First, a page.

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5 things our research team is buzzing about

Now that chiropractic researchers are working with multidisciplinary research teams and health clinics in all major universities across Canada, the CCRF is welcoming its next big challenge: to develop and fund Canadian-based research projects that support effective treatment for everyone who suffers with spine, muscle, and nervous system pain and disability.

In October, the CCRF’s newly created Research Committee sent out a Request for Proposal to all Canadian-based researchers and teams. Now comes the tough part — deciding which applications to consider for funding before the big announcement on December 20, 2019.

We asked committee members to tell us about some of the recent studies they’re most excited about.

Here’s what they shared:

  1. Can access to chiropractic in primary care clinics reduce return visitsResearch Committee Chair Dr. Richard McIlmoyle offered this link to an ongoing project as a great example of how a relatively small study can have an impact on this population. In addition to the immediate impact on patient health, this line of research may hold the key to one of the most pressing health issues in our country today — truly universal access to healthcare.
  2. Which is more effective for persistent lower back pain? Regular chiropractic treatments for maintenance or sporadic appointments to treat symptoms? Peter Shipka shared this article because “it reaffirms what we see in our clinics and what patients have been telling us for years. Regular chiropractic care helps keep their lower back healthy and doing the things they love.”
  3. A look at spinal manipulation methods. Did you know that chiropractors use up to 150 different techniques to assess and treat lower back pain? This informative study, chosen by Aaron Puhl, compares two of the most used chiropractic techniques with standard medical care. “Patient preference always plays a role in which treatments we use, but it’s our job to help inform them,” Dr. Puhl points out. “This study gives us some data so we can get a feel for what is most effective without our own biases clouding the picture.”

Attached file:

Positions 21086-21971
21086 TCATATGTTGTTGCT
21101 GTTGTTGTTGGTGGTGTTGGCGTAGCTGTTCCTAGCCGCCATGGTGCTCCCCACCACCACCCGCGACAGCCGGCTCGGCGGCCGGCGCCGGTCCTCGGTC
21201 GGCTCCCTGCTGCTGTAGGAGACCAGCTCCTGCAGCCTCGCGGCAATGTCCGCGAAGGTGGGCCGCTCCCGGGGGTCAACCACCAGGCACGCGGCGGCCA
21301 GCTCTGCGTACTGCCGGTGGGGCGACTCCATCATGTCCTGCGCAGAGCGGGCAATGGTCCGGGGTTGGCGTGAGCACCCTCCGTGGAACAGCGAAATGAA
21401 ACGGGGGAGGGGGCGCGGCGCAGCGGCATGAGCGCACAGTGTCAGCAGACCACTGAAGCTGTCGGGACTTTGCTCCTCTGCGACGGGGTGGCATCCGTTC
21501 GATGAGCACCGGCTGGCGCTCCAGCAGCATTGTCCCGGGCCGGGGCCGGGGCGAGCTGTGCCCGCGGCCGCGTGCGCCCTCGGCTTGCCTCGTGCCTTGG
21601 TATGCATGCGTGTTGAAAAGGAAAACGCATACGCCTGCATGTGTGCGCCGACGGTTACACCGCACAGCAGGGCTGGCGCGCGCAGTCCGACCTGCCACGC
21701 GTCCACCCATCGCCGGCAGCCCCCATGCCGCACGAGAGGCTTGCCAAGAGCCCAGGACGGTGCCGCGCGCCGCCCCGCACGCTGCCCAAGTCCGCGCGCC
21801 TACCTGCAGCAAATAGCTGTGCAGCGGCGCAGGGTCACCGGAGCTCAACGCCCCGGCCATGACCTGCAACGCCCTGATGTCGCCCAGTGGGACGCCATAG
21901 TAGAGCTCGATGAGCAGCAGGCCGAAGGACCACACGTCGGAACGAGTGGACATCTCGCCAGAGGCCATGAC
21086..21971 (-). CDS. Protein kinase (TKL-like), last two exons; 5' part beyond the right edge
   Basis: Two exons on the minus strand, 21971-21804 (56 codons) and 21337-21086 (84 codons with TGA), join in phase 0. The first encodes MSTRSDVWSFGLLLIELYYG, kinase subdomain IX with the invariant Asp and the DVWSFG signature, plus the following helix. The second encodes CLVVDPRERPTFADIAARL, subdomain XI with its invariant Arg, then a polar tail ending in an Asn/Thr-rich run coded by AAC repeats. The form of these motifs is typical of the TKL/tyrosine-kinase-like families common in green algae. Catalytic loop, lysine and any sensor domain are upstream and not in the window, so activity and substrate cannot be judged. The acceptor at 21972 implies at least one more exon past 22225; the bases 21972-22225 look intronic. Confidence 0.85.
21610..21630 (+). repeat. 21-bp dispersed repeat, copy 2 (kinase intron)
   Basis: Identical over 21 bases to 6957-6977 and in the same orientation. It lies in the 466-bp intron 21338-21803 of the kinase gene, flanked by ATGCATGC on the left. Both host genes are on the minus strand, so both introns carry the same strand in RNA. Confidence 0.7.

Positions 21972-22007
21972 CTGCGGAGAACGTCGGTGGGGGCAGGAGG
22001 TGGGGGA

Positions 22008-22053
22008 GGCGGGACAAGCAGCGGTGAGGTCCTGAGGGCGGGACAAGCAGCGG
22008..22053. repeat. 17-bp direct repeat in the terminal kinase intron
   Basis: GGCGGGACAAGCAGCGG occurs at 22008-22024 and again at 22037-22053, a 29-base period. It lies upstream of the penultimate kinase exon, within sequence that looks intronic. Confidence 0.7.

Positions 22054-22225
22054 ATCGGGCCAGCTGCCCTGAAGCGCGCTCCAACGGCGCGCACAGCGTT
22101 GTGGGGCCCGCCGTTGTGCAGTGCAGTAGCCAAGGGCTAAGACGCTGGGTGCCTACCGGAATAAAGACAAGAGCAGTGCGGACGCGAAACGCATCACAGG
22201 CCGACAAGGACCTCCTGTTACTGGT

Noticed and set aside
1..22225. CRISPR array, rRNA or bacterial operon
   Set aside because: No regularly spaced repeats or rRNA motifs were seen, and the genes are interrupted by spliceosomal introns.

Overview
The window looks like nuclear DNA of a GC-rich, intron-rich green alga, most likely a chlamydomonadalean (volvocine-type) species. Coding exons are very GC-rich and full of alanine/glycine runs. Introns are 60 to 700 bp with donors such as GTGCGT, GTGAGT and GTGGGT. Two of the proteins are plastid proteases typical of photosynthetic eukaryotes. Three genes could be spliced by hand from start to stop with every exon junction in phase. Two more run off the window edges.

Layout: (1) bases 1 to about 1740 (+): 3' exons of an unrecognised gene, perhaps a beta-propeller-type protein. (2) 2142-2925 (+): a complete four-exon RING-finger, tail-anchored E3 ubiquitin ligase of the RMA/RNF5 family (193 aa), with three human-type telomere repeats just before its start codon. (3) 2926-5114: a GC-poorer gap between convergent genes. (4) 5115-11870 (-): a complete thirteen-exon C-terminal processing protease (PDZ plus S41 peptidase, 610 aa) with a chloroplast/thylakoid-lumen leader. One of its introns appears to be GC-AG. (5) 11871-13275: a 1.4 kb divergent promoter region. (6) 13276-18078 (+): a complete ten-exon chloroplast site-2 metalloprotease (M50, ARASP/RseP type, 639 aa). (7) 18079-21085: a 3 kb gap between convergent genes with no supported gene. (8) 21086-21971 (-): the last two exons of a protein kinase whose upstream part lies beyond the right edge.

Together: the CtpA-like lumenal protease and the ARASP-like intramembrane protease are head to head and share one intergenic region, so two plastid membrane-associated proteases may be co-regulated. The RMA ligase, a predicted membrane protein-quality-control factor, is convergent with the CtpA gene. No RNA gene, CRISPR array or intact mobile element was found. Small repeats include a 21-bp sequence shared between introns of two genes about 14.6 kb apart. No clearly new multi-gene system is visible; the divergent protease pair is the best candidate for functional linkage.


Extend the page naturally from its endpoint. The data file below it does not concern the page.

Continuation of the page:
4. A therapy that can stop degenerative disc disease in its tracks. This article, provided by Kate Hood, explores a scientific advancement in treating one of the most common conditions seen by clinicians. “Given that we’re now dealing with increasingly better educated patients, I think it is required for chiropractors, if we are to really consider ourselves spine specialists, to understand new treatments on the horizon. Personally, I’m excited to see where future developments will take us,” she added.
  5. Income level can be a factor in musculoskeletal disabilityShawn Thistle comes to the Research Committee as the Canadian Chiropractic Association’s representative. He’s always on the hunt for insights, gaps in the current literature and opportunities to advance the chiropractic profession. This study introduces the idea that sociodemographic variables such as income level may have an impact on chronic spine, muscle and nervous system disorders. “Some associated risk factors for spinal disease are modifiable,” Dr. Thistle said, “and may be fertile ground for initiating community-based public health programs or research.”

From the lab to the treatment room, national chiropractic research is helping to improve the lives of patients suffering from musculoskeletal pain and disability. Please join the CCRF in supporting the next wave of dynamic research by donating here.

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